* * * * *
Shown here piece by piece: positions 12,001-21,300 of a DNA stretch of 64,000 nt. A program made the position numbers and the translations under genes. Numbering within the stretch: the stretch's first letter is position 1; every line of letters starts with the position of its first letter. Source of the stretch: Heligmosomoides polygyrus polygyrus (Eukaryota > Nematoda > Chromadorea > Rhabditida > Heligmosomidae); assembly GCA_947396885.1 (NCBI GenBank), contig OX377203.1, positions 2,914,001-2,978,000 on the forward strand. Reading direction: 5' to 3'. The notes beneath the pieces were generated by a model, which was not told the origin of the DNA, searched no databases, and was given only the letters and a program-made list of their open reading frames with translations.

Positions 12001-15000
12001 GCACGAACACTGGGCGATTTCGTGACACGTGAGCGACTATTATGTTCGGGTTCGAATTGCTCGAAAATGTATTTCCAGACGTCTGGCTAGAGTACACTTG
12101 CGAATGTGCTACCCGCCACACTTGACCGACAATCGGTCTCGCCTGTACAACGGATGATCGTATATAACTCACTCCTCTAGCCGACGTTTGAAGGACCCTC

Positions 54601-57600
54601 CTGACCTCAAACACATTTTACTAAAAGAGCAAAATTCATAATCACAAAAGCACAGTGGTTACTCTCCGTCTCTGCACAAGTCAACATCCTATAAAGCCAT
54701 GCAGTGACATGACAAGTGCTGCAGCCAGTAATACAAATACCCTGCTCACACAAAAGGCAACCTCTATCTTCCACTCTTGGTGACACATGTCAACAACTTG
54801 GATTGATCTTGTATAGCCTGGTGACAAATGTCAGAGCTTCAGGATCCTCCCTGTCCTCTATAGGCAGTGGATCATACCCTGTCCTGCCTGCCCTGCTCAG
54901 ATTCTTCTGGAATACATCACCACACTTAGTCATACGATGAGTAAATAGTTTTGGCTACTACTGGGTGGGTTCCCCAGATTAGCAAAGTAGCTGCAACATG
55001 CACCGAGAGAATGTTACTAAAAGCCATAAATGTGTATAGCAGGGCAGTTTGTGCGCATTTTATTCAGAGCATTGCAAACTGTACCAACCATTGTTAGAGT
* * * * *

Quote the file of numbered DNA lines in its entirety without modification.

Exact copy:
Shown here piece by piece: positions 12,001-21,300 of a DNA stretch of 64,000 nt. A program made the position numbers and the translations under genes. Numbering within the stretch: the stretch's first letter is position 1; every line of letters starts with the position of its first letter. Source of the stretch: Heligmosomoides polygyrus polygyrus (Eukaryota > Nematoda > Chromadorea > Rhabditida > Heligmosomidae); assembly GCA_947396885.1 (NCBI GenBank), contig OX377203.1, positions 2,914,001-2,978,000 on the forward strand. Reading direction: 5' to 3'. The notes beneath the pieces were generated by a model, which was not told the origin of the DNA, searched no databases, and was given only the letters and a program-made list of their open reading frames with translations.

Positions 12001-15000
12001 GCACGAACACTGGGCGATTTCGTGACACGTGAGCGACTATTATGTTCGGGTTCGAATTGCTCGAAAATGTATTTCCAGACGTCTGGCTAGAGTACACTTG
12101 CGAATGTGCTACCCGCCACACTTGACCGACAATCGGTCTCGCCTGTACAACGGATGATCGTATATAACTCACTCCTCTAGCCGACGTTTGAAGGACCCTC

Positions 54601-57600
54601 CTGACCTCAAACACATTTTACTAAAAGAGCAAAATTCATAATCACAAAAGCACAGTGGTTACTCTCCGTCTCTGCACAAGTCAACATCCTATAAAGCCAT
54701 GCAGTGACATGACAAGTGCTGCAGCCAGTAATACAAATACCCTGCTCACACAAAAGGCAACCTCTATCTTCCACTCTTGGTGACACATGTCAACAACTTG
54801 GATTGATCTTGTATAGCCTGGTGACAAATGTCAGAGCTTCAGGATCCTCCCTGTCCTCTATAGGCAGTGGATCATACCCTGTCCTGCCTGCCCTGCTCAG
54901 ATTCTTCTGGAATACATCACCACACTTAGTCATACGATGAGTAAATAGTTTTGGCTACTACTGGGTGGGTTCCCCAGATTAGCAAAGTAGCTGCAACATG
55001 CACCGAGAGAATGTTACTAAAAGCCATAAATGTGTATAGCAGGGCAGTTTGTGCGCATTTTATTCAGAGCATTGCAAACTGTACCAACCATTGTTAGAGT